A-a Definition

letter

The first letter of the English alphabet, called a and written in the Latin script.

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noun
The name of the Latin script letter A/a.
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(military) Initialism of antiaircraft.

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Alternative form of aa.

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article
One; any indefinite example of; used to denote a singular item of a group. [First attested prior to 1150]
There was a man here looking for you yesterday.
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Used in conjunction with the adjectives score, dozen, hundred, thousand, and million, as a function word.
I've seen it happen a hundred times.
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One certain or particular; any single. [First attested between around 1150 to 1350]
We've received an interesting letter from a Mrs. Miggins of London.
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The same; one. [16th Century]
We are of a mind on matters of morals.
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Any, every; used before a noun which has become modified to limit its scope; also used with a negative to indicate not a single one.

A man who dies intestate leaves his children troubles and difficulties.
He fell all that way, and hasn't a bump on his head?
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preposition
(archaic) To do with position or direction; In, on, at, by, towards, onto. [First attested before 1150]
Stand a tiptoe.
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To do with separation; In, into. [First attested before 1150]
Torn a pieces.
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To do with time; Each, per, in, on, by. [First attested before 1150]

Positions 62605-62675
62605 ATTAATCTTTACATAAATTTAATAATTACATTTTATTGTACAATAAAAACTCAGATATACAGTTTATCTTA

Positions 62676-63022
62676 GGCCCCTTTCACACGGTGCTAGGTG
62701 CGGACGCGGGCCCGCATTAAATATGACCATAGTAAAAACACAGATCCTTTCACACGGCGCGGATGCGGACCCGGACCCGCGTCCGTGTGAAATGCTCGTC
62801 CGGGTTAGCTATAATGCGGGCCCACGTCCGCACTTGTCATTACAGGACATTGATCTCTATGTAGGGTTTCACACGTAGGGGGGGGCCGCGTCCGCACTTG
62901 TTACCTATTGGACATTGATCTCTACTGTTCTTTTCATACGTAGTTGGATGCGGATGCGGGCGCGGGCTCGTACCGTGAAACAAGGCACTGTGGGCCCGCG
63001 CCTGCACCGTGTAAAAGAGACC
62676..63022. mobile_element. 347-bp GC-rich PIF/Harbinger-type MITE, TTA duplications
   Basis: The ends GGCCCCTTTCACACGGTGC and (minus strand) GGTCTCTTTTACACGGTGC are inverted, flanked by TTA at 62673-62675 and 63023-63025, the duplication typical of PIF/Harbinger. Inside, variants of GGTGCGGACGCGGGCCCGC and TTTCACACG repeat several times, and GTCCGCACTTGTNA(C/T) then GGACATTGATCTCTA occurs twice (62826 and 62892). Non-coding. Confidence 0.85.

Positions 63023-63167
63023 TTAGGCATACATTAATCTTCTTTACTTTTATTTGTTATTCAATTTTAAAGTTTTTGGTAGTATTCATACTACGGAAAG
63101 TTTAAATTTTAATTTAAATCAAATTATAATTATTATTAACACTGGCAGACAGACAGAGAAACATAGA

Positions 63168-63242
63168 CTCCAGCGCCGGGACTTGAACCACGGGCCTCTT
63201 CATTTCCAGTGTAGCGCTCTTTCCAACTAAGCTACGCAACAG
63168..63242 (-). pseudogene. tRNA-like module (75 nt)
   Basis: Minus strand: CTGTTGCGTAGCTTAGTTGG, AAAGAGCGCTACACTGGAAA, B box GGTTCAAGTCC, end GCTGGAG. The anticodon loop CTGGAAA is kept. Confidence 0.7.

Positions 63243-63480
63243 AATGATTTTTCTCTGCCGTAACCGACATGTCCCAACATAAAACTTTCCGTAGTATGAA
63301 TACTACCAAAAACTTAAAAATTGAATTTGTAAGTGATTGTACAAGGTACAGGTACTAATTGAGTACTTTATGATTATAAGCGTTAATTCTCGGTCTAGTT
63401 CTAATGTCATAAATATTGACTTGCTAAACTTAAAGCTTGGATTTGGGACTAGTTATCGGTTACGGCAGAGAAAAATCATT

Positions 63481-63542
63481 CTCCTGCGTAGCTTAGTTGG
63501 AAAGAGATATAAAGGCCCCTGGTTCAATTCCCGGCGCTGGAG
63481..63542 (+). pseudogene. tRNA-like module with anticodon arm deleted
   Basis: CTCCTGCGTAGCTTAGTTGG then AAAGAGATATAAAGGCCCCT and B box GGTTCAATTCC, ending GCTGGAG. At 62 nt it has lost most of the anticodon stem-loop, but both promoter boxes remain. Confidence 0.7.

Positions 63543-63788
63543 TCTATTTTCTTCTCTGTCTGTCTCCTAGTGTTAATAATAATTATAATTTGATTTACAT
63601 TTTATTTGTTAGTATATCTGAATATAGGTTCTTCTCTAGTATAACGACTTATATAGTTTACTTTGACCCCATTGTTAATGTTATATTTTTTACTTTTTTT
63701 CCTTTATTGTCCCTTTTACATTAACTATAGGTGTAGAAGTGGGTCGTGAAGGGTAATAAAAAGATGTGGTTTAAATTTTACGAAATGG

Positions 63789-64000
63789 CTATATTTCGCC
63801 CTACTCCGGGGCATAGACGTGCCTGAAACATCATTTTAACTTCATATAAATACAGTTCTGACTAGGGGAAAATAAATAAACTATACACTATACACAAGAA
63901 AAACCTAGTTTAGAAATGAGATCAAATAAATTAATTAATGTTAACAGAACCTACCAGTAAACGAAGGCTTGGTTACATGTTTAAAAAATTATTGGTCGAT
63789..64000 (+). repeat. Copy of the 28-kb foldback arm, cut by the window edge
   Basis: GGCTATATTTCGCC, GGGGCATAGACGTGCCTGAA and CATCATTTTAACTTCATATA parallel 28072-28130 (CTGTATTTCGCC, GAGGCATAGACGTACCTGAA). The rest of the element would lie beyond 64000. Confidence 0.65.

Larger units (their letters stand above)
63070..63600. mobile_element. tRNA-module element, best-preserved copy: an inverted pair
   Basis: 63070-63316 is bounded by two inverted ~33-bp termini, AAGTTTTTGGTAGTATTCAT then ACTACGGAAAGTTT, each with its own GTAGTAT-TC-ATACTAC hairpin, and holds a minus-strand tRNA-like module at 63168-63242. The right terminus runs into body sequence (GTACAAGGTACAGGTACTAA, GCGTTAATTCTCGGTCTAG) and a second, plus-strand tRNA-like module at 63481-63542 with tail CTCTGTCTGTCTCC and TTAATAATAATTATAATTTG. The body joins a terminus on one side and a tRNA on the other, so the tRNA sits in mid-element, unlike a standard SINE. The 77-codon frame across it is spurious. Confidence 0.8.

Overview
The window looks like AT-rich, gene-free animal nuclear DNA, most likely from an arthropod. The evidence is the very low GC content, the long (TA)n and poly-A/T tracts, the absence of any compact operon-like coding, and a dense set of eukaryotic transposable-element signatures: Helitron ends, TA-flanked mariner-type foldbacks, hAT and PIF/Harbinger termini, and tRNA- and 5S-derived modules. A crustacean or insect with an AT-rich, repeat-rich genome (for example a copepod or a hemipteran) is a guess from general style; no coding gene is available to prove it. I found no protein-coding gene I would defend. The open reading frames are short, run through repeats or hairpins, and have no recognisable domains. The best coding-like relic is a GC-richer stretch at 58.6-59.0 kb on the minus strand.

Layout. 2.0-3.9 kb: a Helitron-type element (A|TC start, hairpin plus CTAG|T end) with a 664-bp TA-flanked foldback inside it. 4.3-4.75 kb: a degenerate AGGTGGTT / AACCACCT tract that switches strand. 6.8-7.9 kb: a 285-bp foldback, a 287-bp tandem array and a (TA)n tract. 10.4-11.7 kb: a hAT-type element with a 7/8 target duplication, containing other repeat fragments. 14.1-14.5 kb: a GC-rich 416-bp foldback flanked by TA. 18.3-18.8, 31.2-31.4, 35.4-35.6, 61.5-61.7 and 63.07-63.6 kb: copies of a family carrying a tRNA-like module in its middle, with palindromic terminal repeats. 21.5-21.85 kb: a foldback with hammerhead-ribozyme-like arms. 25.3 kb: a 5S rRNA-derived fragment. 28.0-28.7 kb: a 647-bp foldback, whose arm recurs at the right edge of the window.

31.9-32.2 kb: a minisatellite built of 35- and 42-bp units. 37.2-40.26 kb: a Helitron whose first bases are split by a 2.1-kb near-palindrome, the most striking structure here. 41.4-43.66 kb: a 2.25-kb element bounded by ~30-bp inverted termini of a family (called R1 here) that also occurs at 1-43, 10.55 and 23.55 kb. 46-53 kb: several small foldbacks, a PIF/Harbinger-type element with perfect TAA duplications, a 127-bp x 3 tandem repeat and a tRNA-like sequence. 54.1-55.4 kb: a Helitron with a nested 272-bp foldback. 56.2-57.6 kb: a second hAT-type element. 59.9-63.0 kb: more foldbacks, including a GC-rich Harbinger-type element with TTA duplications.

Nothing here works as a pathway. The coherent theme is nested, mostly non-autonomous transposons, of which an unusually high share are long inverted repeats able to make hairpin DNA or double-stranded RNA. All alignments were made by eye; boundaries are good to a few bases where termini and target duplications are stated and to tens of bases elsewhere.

I brush my teeth twice a day.
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To do with status; In. [First attested before 1150]
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(archaic) To do with process, with a passive verb; In the course of, experiencing. [First attested before 1150]
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verb

​ (archaic or slang) Have. [between 1150 and 1350, continued in some use until 1650; used again after 1950]

I'd a come, if you'd a asked.
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pronoun
1874 Thomas Hardy, Far from the Madding Crowd (Barnes & Noble Classics reprint [reset], 2005, chapter 5, page 117; from "Hardy's 1912 Wessex edition").
"And how Farmer James would cuss, and call thee a fool, wouldn't he, Joseph, when 'a seed his name looking so inside-out-like?" continued Matthew Moon, with feeling. / "Ay — 'a would," said Joseph meekly.
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interjection

A meaningless syllable; ah.

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adverb
(chiefly Scotland) All. [First attested from 1350 to 1470.]
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symbol
Distance from leading edge to aerodynamic center.
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Specific absorption coefficient.
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Specific rotation.
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Allele (recessive)

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abbreviation
Air-to-air.
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Achievement age.
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Alcoholics anonymous.
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Amino acid.
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adjective

(military) Initialism of antiaircraft.

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Other Word Forms of A-a

Noun

Singular:
a-a
Plural:
a-as

Origin of A-a

  • Middle English, from Old English ān (“one, a, lone, sole”). The "n" was gradually lost before consonants in almost all dialects by the 15th century.

    From Wiktionary

  • From Middle English and Old English lower case letter a and split of Middle English and Old English lower case letter æ.

    From Wiktionary

  • From Middle English a, o, from Old English a-, an, on.

    From Wiktionary

  • From Middle English a, ha contraction of have, or haven

    From Wiktionary

  • From Middle English (Northern dialect) aw, alteration of all.

    From Wiktionary

  • From Middle English, contraction of of.

    From Wiktionary

  • Unstressed form of on.

    From Wiktionary

  • Variant spelling of ah.

    From Wiktionary

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Words Near A-a in the Dictionary